Corbyn is harder to fathom. Man of the people, man of the underdog, the man I so very much wish I could support. Most of the time an invisible silent man too. The man who won’t speak out against electoral wrongdoing. And Brexit for him is irreversible. In the perfect self-fulfilling prophecy the man with the greatest ability to stop it says it’s inevitable and cannot be stopped. He also says he wants “a social Europe with inclusive societies that work for everyone and not just for a few” but he also wants to throw away the most powerful tool at his disposal to help bring that about – membership of the EU.
What is going on? I don’t understand.
There’s a vocal group of people who say Brexit is Brexit, we had the vote, we’re going to leave. Fair enough, it’s a point of view and a firm opinion. But to my mind opinion needs to be moderated by fact and as far as I can make out leaving the EU will, however it happens, leave the UK economically and politically weaker, and possibly regulatorily in thrall to the EU – Jo Johnson’s choice of “vassalage and chaos”
It also seems to me this group don’t care how we leave as long as we do. Consequences are irrelevant, we voted, we go. And politically we’re not far off from that position. May’s in charge and by hook or by crook she’ll make this thing happen for ill or for worse. I say that because by now it is clear that our two leave options are bad or very bad. Why would any Prime Minister take us down those paths? Again, I do not understand, and meanwhile Corbyn treads water, keeps his head down, and says and does nothing.
Am I simply wrong or are politicians, Prime Ministers, Leaders of the Opposition, meant to be different to this? Is not the PM not meant to be working for the good of the nation? Right now I don’t see that. In fact except for a few praiseworthy individual voices across the political spectrum I don’t see that at all, and nowhere in leadership of our two biggest political parties. Props however to the Lib-Dems however for playing the voice of Cassandra: “This is wrong, we should stop, can’t you see?” The voice in the political wilderness.
Apparently they are not. But why not? Why can’t or won’t actually lead? May in particular is not leading, she is following, with apparently any concern for the harm she knows she is bringing to the nation she is supposed to guide and lead subsumed by her inner desire for the retention of power and position. Or perhaps she actually genuinely wants this outcome. Dear Gods let’s hope that is not true. But again, if not, why do this? Why abandon leadership of party and nation and become little more than an errand-girl implementing a self-destructive policy she herself once campaigned against. And Corbyn, he seems to want it too.
Here comes Jo Johnson to give us a few clues. Now, I must say that when this particular Johnson resigned I applauded him, a man of principle finally no longer able to keep silent and all the better for coming around to my own point of view. But read his letter of resignation and he says “I have never rebelled on any issue before now.”
Hang on, isn’t he supposed to represent his constituents? Of course in our system he is free to represent them as he sees fit, but as a minister, as part of the government of the day and being on the government payroll he is also obliged to vote as the government decides. Note, gentle reader, this is true for any minister, senior or junior, and in fact paid or unpaid. Once you’re part of the government you vote as you’re told or you resign. Talk about a conflict of interest. How can that be the best way for Johnson or any MP to represent their constituents when in effect you have become an errand-boy?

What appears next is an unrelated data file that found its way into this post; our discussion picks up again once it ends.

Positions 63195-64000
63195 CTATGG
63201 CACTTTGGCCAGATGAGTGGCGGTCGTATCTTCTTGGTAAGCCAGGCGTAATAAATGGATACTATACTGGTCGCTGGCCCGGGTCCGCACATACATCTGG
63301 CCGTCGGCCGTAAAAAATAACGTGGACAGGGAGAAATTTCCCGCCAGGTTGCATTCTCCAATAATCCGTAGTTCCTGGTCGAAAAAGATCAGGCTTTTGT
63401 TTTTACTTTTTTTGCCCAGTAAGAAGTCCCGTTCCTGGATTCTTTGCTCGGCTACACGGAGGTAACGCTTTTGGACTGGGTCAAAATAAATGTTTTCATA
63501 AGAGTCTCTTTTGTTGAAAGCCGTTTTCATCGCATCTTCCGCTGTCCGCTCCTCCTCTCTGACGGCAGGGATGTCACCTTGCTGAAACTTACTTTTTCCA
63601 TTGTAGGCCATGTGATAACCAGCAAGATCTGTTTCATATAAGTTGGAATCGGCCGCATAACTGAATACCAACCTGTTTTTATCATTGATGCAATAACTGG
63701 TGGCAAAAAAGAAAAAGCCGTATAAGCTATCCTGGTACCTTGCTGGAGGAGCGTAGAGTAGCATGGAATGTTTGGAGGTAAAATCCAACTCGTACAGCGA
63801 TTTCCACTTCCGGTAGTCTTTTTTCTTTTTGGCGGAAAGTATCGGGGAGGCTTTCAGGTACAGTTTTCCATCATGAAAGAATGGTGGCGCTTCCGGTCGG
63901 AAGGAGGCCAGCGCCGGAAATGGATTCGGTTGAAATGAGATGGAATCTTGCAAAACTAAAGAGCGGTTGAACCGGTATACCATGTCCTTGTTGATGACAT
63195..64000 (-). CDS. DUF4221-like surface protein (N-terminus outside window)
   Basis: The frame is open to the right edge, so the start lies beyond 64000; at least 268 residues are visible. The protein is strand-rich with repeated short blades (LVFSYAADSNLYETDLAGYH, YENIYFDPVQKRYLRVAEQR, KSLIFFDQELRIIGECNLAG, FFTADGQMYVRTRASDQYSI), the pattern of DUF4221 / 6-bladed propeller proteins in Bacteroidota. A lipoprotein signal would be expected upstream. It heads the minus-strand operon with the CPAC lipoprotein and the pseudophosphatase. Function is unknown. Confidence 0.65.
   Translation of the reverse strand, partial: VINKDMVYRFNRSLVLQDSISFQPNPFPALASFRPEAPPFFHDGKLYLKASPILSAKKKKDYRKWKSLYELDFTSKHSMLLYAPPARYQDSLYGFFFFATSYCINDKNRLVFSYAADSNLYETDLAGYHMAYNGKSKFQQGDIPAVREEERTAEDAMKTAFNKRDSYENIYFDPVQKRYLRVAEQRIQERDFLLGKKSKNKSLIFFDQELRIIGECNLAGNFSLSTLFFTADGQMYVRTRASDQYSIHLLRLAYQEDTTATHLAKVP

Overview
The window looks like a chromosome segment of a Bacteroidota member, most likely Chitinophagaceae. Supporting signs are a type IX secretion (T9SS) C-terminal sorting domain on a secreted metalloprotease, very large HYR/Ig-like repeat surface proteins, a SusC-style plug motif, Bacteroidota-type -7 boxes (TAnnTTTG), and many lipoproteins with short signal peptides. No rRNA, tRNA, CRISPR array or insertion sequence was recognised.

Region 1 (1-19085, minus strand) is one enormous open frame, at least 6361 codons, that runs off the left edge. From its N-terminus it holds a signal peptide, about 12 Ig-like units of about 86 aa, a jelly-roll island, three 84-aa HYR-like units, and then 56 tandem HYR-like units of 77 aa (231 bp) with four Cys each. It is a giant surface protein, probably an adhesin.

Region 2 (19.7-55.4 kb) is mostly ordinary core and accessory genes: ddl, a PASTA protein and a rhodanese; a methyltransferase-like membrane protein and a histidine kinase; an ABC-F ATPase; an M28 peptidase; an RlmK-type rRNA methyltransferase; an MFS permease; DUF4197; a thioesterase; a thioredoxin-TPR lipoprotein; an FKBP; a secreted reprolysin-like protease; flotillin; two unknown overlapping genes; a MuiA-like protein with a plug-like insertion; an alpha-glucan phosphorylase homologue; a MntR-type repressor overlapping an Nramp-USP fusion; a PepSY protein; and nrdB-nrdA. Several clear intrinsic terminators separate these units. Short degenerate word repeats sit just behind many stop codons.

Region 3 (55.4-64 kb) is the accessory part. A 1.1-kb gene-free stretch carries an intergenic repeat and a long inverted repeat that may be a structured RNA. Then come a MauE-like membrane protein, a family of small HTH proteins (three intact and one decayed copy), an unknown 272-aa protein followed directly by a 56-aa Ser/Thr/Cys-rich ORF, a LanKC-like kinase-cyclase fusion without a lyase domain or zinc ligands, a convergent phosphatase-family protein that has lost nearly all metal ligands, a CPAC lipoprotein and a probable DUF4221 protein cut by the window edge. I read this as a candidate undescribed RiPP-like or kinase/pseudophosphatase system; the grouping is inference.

And meanwhile both May and Corbyn pursue their Miltonian ‘better to reign in Hell’ policies. It seems perhaps they are not so different after all. If they get what they want it will a hell of their own making.
Jo Johnson ’s right about one thing though: “ My constituents…deserve better than this from their Government.” No shit, Mr Johnson, no shit.
They deserved better than you, for all your admittedly laudable late-coming conscience, better than our government, better than our quasi-democratic political system of power and privilege and self-interest and hierarchies and secrets and toothless oversight and opaque finance and knowing lies and broken promises. What we deserve is a political revolution. Come the day, come the day.
Author’s Note: I’ve been working flat-out on my current novel-in-progress for the past couple of weeks. It kind of got away from me and I had to pick up a chair and whip and get it back into the cage. Novels can do that. One more week to go and I shall be able to begin work on the print and e-book editions on this book.
Until then, back in ancient Babylon…
Chapter 58 – Fat Table
‘He’s a genius, an avatar of Ea filled with His wisdom,’ Banipal exclaimed.
Asklepios followed the conversation between Banipal and Ishkun with difficulty. The two men had been kind to him and they were clearly friends. Since Banipal had rescued him he had learned a substantial number of words and discovered he was in Babylon before the fall, that it was a city of magnificence, of stunning wealth, governed by kings who seemed determined to be wise, courageous and just. Everything they did, their daily lives, their politics and war, were governed by their worship of gilded statues that, as far as Asklepios could determine, were not mere representations of divinity but the actual Gods themselves.
Ishkun was less impressed. ‘He is a skinny old man who knows barely sixty words of our tongue. Wise? Perhaps he is, but he is no divine messenger. He did not descend from heaven on the back of a Kurub, you pulled him from the Euphrates like the half-drowned she-goat he smelled of at the time.’